A few days ago, a friend asked me if I had ever had sex before. After some hesitation, I answered yes and told her I had it for the first time when I was 19. She looked startled for a second, but then she told me why she had to ask: she had been wanting to do it with her boyfriend, but was afraid that it wouldn’t be worth it.
No, she wasn’t afraid about her boyfriend not being “the one”, because she knew for sure she wouldn’t be married to him. Instead, she was afraid that if she finally met her “the one”, he would make a big deal out of her not being a virgin.
It is really interesting to observe how sexuality is perceived in the mind of Indonesian society because when it comes to sexuality, we can be quiet diverse. Despite government’s ban on porn and its enactment in the 2008 Anti Pornography Act, Indonesia remains one of the top 10 countries that type the word “sex” the most on search engines; guest houses in Bali offer “extra services” either for tourists or locals; and posters advertising products to elevate sexual desire or to add the length of penis can be found on the doors and windows of public transportation like angkot.
This diversity transcends administrative borders. We can’t really put a label on a city being “conservative” and other city being “non-conservative”. Depok, for example, the city I live in right now, is known for its conservative views, its local government being dominated by politicians from a conservative Islamic party. But this doesn’t make Depok a sex-less place. I witness this odd contrast almost everyday.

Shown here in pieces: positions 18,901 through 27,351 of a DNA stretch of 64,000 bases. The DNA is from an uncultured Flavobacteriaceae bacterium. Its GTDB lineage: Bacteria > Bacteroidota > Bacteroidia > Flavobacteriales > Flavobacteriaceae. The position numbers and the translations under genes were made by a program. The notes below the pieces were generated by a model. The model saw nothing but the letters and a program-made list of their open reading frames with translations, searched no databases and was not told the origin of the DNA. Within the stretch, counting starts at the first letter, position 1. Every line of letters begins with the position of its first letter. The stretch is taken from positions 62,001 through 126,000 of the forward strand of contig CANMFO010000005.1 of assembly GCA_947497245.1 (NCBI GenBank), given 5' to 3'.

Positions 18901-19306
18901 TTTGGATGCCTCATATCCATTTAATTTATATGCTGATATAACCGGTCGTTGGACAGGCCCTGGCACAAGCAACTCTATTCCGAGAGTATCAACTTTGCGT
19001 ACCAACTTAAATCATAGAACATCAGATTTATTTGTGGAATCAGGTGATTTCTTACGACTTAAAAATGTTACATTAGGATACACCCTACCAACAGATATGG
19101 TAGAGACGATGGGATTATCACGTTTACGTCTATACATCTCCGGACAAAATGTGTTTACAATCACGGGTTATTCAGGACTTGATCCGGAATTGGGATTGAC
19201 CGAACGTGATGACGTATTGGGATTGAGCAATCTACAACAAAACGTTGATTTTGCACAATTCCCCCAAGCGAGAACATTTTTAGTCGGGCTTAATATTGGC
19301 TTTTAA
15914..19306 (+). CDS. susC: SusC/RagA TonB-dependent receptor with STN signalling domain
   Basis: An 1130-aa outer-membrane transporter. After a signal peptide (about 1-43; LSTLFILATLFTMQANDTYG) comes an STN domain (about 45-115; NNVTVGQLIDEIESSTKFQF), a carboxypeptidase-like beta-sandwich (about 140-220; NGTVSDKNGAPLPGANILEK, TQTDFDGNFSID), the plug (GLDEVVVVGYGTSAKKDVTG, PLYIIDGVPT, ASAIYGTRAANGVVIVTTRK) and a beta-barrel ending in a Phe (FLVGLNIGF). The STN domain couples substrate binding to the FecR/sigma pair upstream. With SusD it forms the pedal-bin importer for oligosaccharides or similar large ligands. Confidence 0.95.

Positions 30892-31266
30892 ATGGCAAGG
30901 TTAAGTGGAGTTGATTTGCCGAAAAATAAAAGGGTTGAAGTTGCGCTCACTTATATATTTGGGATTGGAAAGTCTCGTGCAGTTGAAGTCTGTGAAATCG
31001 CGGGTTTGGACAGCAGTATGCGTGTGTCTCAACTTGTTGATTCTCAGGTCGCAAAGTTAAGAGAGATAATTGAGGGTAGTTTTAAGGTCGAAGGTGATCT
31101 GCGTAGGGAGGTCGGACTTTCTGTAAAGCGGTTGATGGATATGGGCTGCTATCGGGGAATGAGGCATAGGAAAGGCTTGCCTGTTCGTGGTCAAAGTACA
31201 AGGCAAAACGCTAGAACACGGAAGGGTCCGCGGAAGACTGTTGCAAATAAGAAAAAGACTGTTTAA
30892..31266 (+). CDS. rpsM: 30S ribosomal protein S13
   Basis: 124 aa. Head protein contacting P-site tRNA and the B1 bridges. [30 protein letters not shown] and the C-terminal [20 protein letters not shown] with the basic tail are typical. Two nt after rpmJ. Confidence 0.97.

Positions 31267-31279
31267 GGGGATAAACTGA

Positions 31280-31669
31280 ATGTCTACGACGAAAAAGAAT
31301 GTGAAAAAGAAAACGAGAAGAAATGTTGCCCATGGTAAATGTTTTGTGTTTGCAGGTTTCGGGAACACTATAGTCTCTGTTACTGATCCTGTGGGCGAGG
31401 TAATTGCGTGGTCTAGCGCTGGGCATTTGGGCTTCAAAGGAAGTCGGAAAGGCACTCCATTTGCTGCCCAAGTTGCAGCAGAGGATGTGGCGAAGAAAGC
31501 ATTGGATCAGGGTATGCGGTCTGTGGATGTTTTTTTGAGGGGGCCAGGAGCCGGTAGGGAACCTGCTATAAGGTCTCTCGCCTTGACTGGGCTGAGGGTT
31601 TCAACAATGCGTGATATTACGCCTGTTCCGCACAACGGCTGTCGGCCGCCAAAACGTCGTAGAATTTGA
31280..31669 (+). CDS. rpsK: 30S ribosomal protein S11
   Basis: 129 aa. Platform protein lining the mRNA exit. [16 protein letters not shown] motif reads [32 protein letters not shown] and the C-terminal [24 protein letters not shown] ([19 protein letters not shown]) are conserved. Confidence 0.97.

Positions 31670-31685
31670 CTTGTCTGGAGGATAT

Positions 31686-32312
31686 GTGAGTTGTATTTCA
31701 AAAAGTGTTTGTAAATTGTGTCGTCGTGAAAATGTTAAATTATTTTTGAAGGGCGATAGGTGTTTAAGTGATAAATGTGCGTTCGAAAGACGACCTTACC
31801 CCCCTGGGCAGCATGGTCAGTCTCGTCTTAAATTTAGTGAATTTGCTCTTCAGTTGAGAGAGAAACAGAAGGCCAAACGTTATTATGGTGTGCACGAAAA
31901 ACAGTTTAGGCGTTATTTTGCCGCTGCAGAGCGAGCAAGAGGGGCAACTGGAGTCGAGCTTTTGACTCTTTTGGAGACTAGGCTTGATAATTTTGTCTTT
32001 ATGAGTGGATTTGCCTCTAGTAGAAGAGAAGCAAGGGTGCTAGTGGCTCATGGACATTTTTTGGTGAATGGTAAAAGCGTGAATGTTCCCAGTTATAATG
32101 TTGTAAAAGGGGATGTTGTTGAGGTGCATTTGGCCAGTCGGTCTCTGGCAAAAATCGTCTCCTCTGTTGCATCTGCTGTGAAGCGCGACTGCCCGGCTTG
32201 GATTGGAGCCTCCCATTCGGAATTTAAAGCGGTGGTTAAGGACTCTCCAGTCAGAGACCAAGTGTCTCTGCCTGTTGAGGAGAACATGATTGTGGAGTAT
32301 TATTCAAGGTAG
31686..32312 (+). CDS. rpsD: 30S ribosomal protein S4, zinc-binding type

Like most students at Universitas Indonesia, I wasn’t actually born and raised in Depok, so I have to rent a room while pursuing a law degree here. My rented room is located in a very religious neighborhood where the mosque speaker is not only used for adzan (the call of prayers), but also to amplify sermons delivered by the Ustad (Islamic scholar), and the sound of praising the name Allah at 4 a.m (yes, 4 a.m.).
Funnily enough, next to this mosque is an apartment. Students or non-native Depok who can afford it prefer to live in this apartment because of the ease of access and the less likelihood that your next-door neighbors would knock at your door and cite Quran verses about adultery if they find out that you have guests of the opposite sex in your room.
Elsewhere in the neighborhood, if you’re found having non-marital sex in your own place, you’ll get kicked out of your home for good, but only after they parade you and your partner around the neighborhood – events that sometimes make headlines on the local newspaper. But in the apartment, no one will tell you to pack your stuff and leave, even if there was a continous moaning sound coming from your room.
A funny example of this contradiction happened a few weeks ago. One Sunday after my running routing and as I was about to pick up my clothes from a drop-off laundry service down the road, an ibu-ibu or local woman approached me and reminded me to wear more appropriate clothes. I was wearing a t-shirt and a pair of knee-high running shorts. I replied with a wry smile, apologized to her, and immediately flew off.